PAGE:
Documenting Immigrant Stories During a Pandemic

February 22, 2022
by Sarah Weissman

Saima Sitwat, author of American Muslim: An Immigrant’s Journey, sits on our Board of Directors. She has curated a panel called “Becoming Americanfor CityLit Festival: Maryland Center for the Book at Maryland Humanities serves as one of the festival’s partners this year. The panel consists of Maryland women who’ve immigrated to America. We spoke to her about the event, her experience writing as an immigrant, and more.


A professional headshot of Saima Sitwat, a Pakistani American woman. She has shoulder-length black hair and hazel eyes. She wears a green shirt with pink and yellow flowers on it. Her arms are crossed.
Saima Sitwat

“The story of immigration, of being a minority and a woman in America, is not a singular story,” says Saima Sitwat, who knows firsthand. Sitwat recalls immigrating to the United States from Pakistan in 2003,when she began to write about her own experience. The author of American Muslim: An Immigrant’s Journey started to document stories of other immigrants then, too.

“It was a time of heightened Islamophobia in America, and people were afraid of being identified as Muslim or sharing the trauma that the American Muslim community went through after the September 11 attacks,” Sitwat says. “I felt that Americans of all faiths and identities had to hear stories of Muslims next door—Muslims they know as colleagues, neighbors and community volunteers.”

Prior to Baltimore, Sitwat lived in Pittsburgh where she wrote about immigrant and faith communities “to create an awareness of growing diversity in the region, but also as a way of discovering our shared humanity.” She considers “Becoming American”, her storytelling project, a continuation of that work. The primarily digital project, which Sitwat started in 2021, consists of conversations and panel discussions with immigrant women in Maryland.

“Asian-American hatred was on the rise across America. In addition to many violent crimes across the country, there was an assault on two Asian women in Baltimore.” Sitwat and I discuss the recent murders of Christina Yuna Lee and Michelle Go— who were Korean American and Chinese American, respectively. The two New Yorkers died within a month of each other. “These recent assaults prove that Asian Americans continue to bear the brunt of hateful and misguided ideologies, which have been exacerbated by the pandemic,” Sitwat says.

A collage, designed to mimic one in a scrapbook, of ten immigrant women from various countries and in various skin tones.
“Becoming American” interviewees

Sitwat continues “Becoming American” with a panel she has curated of the same name at the upcoming CityLit Festival, a free monthlong literature festival from CityLit Project in March. The festival’s theme this year is “Breaking Free: Confronting Hard Truths,” which Sitwat says “all writing should be about.” She talks of how the theme specifically resonates with her experience as an immigrant. “Immigrants, in particular, have a tendency to normalize the trauma they have been through during the process of migration,” she says, “but we all need to address and confront the history of systemic racism in America in order to continue our journeys, together.”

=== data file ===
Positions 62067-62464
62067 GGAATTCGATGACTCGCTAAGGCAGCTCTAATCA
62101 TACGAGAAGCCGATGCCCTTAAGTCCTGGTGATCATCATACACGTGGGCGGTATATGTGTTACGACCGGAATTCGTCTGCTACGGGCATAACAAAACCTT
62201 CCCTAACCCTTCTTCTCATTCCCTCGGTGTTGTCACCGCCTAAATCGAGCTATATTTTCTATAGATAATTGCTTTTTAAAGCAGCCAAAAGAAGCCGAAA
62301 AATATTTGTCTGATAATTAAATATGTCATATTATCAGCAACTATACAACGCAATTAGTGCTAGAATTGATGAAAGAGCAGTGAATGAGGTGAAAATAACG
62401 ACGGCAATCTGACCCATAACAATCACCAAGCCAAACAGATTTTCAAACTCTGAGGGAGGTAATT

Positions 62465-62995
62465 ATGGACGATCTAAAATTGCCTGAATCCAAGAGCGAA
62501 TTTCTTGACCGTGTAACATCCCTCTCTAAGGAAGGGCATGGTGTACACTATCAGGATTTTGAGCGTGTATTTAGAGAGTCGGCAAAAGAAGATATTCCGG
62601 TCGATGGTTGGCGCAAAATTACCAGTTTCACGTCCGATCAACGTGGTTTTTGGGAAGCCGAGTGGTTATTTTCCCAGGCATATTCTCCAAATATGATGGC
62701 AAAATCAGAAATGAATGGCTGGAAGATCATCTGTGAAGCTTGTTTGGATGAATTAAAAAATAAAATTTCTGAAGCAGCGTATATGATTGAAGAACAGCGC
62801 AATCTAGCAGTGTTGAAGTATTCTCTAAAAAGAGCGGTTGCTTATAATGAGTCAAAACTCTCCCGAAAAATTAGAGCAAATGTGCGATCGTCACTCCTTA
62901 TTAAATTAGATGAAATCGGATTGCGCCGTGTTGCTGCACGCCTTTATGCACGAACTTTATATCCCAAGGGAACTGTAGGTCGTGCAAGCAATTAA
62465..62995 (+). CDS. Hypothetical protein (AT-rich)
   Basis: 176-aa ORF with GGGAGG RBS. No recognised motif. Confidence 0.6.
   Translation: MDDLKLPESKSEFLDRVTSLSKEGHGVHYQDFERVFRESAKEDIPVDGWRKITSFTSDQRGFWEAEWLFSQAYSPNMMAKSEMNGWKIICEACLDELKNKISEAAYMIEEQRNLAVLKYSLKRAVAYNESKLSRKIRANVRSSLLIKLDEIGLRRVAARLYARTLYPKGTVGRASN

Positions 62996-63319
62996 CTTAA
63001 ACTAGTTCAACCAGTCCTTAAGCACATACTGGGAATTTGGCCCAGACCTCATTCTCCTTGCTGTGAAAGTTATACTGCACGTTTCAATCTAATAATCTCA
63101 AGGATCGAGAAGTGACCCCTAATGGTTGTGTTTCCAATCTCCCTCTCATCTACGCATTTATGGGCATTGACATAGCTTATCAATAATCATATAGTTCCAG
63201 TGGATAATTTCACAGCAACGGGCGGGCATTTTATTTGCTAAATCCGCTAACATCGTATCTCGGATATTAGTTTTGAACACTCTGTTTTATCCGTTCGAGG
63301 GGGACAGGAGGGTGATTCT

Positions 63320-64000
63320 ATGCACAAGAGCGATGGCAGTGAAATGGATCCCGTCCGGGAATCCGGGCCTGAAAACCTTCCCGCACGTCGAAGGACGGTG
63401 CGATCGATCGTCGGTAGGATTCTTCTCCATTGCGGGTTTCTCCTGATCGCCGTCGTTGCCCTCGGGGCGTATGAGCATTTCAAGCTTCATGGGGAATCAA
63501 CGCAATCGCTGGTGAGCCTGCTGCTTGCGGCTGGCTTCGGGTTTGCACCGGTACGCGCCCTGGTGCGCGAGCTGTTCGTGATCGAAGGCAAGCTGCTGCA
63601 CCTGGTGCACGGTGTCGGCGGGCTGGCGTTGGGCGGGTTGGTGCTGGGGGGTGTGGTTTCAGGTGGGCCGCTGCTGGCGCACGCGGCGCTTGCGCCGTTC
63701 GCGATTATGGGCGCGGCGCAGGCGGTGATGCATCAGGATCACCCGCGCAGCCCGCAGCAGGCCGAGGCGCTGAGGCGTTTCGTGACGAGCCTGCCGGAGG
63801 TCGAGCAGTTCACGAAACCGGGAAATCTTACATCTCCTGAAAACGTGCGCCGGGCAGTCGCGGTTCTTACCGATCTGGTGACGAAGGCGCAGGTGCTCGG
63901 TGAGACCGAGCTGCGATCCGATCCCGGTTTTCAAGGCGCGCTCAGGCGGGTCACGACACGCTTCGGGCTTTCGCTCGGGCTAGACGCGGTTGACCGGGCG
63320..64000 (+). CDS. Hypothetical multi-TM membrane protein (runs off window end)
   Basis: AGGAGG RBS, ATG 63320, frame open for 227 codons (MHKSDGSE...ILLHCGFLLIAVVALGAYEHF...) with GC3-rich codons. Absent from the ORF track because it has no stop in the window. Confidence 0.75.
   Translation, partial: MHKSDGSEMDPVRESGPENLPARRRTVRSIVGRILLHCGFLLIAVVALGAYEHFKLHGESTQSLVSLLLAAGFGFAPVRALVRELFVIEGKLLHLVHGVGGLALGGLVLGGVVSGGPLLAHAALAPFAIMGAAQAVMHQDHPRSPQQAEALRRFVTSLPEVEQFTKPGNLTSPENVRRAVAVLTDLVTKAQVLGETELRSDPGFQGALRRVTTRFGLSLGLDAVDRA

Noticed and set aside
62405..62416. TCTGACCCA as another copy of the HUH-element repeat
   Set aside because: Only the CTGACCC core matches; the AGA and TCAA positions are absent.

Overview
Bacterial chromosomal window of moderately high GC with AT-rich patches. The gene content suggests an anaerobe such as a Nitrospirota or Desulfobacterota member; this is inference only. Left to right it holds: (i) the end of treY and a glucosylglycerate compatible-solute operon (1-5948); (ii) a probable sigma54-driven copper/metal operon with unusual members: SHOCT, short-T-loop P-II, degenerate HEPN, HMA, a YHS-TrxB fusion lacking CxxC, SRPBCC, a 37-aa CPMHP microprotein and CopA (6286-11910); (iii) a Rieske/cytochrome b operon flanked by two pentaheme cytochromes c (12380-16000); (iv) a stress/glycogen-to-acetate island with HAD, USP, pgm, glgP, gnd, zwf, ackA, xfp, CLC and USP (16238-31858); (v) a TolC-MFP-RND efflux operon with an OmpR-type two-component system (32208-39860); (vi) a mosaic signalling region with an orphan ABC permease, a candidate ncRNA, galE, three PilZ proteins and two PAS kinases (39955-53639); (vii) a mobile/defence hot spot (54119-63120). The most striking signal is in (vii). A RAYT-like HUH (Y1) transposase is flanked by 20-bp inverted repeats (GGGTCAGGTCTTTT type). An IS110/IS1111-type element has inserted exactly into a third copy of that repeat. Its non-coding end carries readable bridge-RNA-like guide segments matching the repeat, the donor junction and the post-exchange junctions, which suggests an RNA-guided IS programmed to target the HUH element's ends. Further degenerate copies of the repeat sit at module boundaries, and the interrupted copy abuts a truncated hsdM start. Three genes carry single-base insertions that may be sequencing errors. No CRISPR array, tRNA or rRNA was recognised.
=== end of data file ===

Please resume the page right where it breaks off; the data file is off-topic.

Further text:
Sitwat’s panel includes authors Nadia Hashimi and Eman Quotah. In order to broaden the scope and vary the discussion, Sitwat “reached out to Lindsey Baker and Andrea Lewis at Maryland Humanities for their advice on potential panelists,” which led her to Maryland State Delegate Joseline Peña-Melnyk and event planner Mariam Thakkar. “Another consideration was to select participants who can share their stories honestly, with all the joy, sorrow and rawness of it.”

“Platforms like CityLit Festival provide an opportunity for readers and writers to come together and spark conversations. It is always fun for a reader to meet their favorite writer, but it is a valuable experience for a writer to be connected with readers,” Sitwat says. “Writing can be an isolating experience and it is important for writers to be knowledgeable about conversations that are taking place in neighborhoods.” Discussing isolation naturally brings the coronavirus to mind, and the adjective takes on a new meaning two years in. “CityLit Festival puts the readers and writers in the same room and that is an exciting prospect for so many of us, especially at this time in history, when we have learned to value company and camaraderie.”

Sitwat mentions what else the coronavirus pandemic intensified and highlighted. “The pandemic exposed inherent inequities that existed in America. As our country unraveled under the pressure of a raging healthcare crisis, both CityLit and Maryland Humanities were able to provide space for communities to come together and engage in dialogue,” she says. “I personally appreciate efforts on part of both these organizations in amplifying BIPOC voices.”

The pandemic has only heightened Sitwat’s commitment to sharing stories. “If [the] pandemic has taught me one thing, it is to be present in the here and now,” she says. “I have meant to do a project like ‘Becoming American’ for the past few years but something or the other took precedence. The uncertainty of life that we experienced during [the] pandemic made me realize the urgency to highlight and share all the good stories out there!”


CityLit Festival runs the entire month of March. Sitwat’s panel takes place on Saturday, March 12 at Enoch Pratt Free Library’s Central Branch, 10:00–11:30 a.m.; it will also be available virtually. The keynote speech by The 1619 Project’s Nikole Hannah-Jones—which Maryland Humanities is co-sponsoring—will take place at the same  location at 2:00 p.m.; it will be available virtually, as well.

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